4. Do I have reasonable access to a program? The traditional model of in-person, on-campus learning is still the best in my opinion. You get time to interact with professors and students, you're immersed in the learning community, and you're surrounded by a very encouraging peer group. But you may not be able to get on campus. You may have to look at distance education or an online program. Are you ok with that? Do you have the ability to manage your time, to discipline yourself, to be intentional about logging in and doing the required coursework apart from a regular class lecture time?
5. Is my church on board? Along with your family, your church needs to be on board with your education pursuit. Many seminaries require a church endorsement for your admission and study, to show that you're part of a congregation that affirms your calling and is willing to support you in your education. But you may be in a church that isn't on board with you being gone 2-3 weeks a year for class, or who doesn't like the time commitment it takes to study. That can be tough. Have these honest conversations with your pastor, your deacons, your personnel team, or your elders.
6. What's my end goal? This question is one to ask to figure out what kind of program to go through. If you want to get into teaching, writing, and high-level leadership, think about a terminal degree (PhD or EdD) that will teach you the needed skills. If you want to be an effective ministry leader and grow in your practical application, pursue a professional degree (DMin, DEdMin). There's also other options to think about in terms of end goal outside of doctoral education. Some people want to pursue an MA program because they want the education and the access without necessarily doing the languages or pursuing the full MDiv program. Others have a desire to do doctoral work and gain a theological and philosophical grounding not available in an MA, so they pursue an MDiv or ThM. In terms of "prestige" between the degrees, it doesn't really matter, it's a difference in calling and giftedness. That's part of the body of Christ, it's unique.
For more about this, check out my podcast episode with Dr. John David Trentham from Southern Seminary on higher education.
One of my favorite monthly activities is a monthly pastors lunch. Not only is it free, but I get to spend time with other guys in the area who I otherwise wouldn't run into. We're not in the same denominational association, we're not really in the same communities, and in some cases we're not the same ethnicity. So it's a wonderful time of fellowship as we connect with one another and share about our ministries and families (and college football).
Over the last few years, I've noticed some trends in how we as leaders and our churches cooperate with one another. I think these are healthy for the most part. They foster greater connectivity, ministry, and help remind us that the Kingdom of God is bigger than our backyard.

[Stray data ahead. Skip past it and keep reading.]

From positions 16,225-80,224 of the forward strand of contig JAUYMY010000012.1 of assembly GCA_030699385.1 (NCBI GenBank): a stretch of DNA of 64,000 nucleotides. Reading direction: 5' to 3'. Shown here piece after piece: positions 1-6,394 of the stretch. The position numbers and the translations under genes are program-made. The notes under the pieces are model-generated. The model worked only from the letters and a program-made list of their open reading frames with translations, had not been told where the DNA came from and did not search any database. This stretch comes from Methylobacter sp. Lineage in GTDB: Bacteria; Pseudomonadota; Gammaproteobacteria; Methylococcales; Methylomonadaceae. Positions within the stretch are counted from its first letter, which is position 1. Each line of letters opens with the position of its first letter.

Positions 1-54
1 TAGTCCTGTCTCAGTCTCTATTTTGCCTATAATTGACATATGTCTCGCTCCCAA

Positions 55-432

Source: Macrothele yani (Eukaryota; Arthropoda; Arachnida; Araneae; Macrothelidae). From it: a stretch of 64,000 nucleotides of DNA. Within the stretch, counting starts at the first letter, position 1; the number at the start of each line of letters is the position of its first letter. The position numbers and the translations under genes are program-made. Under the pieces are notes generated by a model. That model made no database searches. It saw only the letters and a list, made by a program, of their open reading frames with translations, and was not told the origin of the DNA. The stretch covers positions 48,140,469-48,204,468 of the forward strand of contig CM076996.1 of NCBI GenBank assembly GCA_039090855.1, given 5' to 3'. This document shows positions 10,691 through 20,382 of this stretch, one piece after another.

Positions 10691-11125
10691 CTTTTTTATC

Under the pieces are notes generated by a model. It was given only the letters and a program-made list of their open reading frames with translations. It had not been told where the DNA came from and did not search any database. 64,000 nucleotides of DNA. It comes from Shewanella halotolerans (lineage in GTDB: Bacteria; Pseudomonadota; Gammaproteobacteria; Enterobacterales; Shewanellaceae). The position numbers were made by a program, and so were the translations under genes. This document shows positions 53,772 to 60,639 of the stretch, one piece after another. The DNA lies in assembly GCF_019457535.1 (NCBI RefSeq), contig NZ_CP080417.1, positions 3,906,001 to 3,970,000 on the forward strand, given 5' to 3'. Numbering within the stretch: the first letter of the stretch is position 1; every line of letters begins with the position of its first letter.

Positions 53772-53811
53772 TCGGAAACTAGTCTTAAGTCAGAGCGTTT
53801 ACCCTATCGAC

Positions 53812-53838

1. A Willingness to Cross Denominational Lines - I love my denomination. I've been incredibly fortunate to have been part of one that is so supportive of its ministry leaders while in school (if you're part of an SBC church, your tuition in seminary is subsidized by 50%), and has a footprint around the world through missions and church planting. But the Kingdom is bigger than the SBC. And when I spend time with other leaders and churches outside the SBC, I'm refined and reminded about how big the Kingdom is. We do well to cooperate and partner outside our own circles not only for our own soul's sake but also for the sake of our neighbors who are impacted by churches working together.
2. A Desire to Have Older Leaders Involved - This is one of the best things about Millennials, their desire to have older mentors. And when we engage with older leaders who are established, experienced, and wise, we're all better for it. These older leaders have walked longer in our shoes than we've been alive in some cases. And to dismiss their influence is to our downfall.
3. Mission > Method - I wish it was as easy as buying a box set from a bookstore about how to transform our church into North Point, Saddleback, Village, Summit, etc. But it doesn't work like that. In fact it's more than not looking to a box set. In many cases we can't directly copy what others are doing around us, or expect them to fall in line with how we do it. Why? Because our contexts are vastly different, even if we're in the same area code. That's where Mission trumps Method. How we do things is less important than What we do. And what's encouraging is that this is something I see being embraced.
4. Theological Affinity > Tribal Loyalty - We're coming together less along tribal lines and more along lines of affinity for the Gospel. So we're seeing cross-denominational partnerships like NAMB and Acts 29 where church planting is multiplied because affinity for the Gospel is bigger than who gets credit for the plant. We attend conferences where we rub shoulders with people who share a common theological affinity even if we don't come from the same circles. We're willing to put aside our tribal loyalty and listen to, learn from, and engage with friends from different worlds because we've recognized our affinity for the Gospel.
5. Increased Access and Communication - More cooperation can happen because the channels of communication, networking, and access are better than before. We can engage on social media, through podcasts/blogs, through videoconferences, and because of the unceasing presence of our cell phones we have access to each other that once before was only during office hours or in person. Ideas can spark movements and leaders have the ability to cooperate together in ways that were unheard of a generation ago.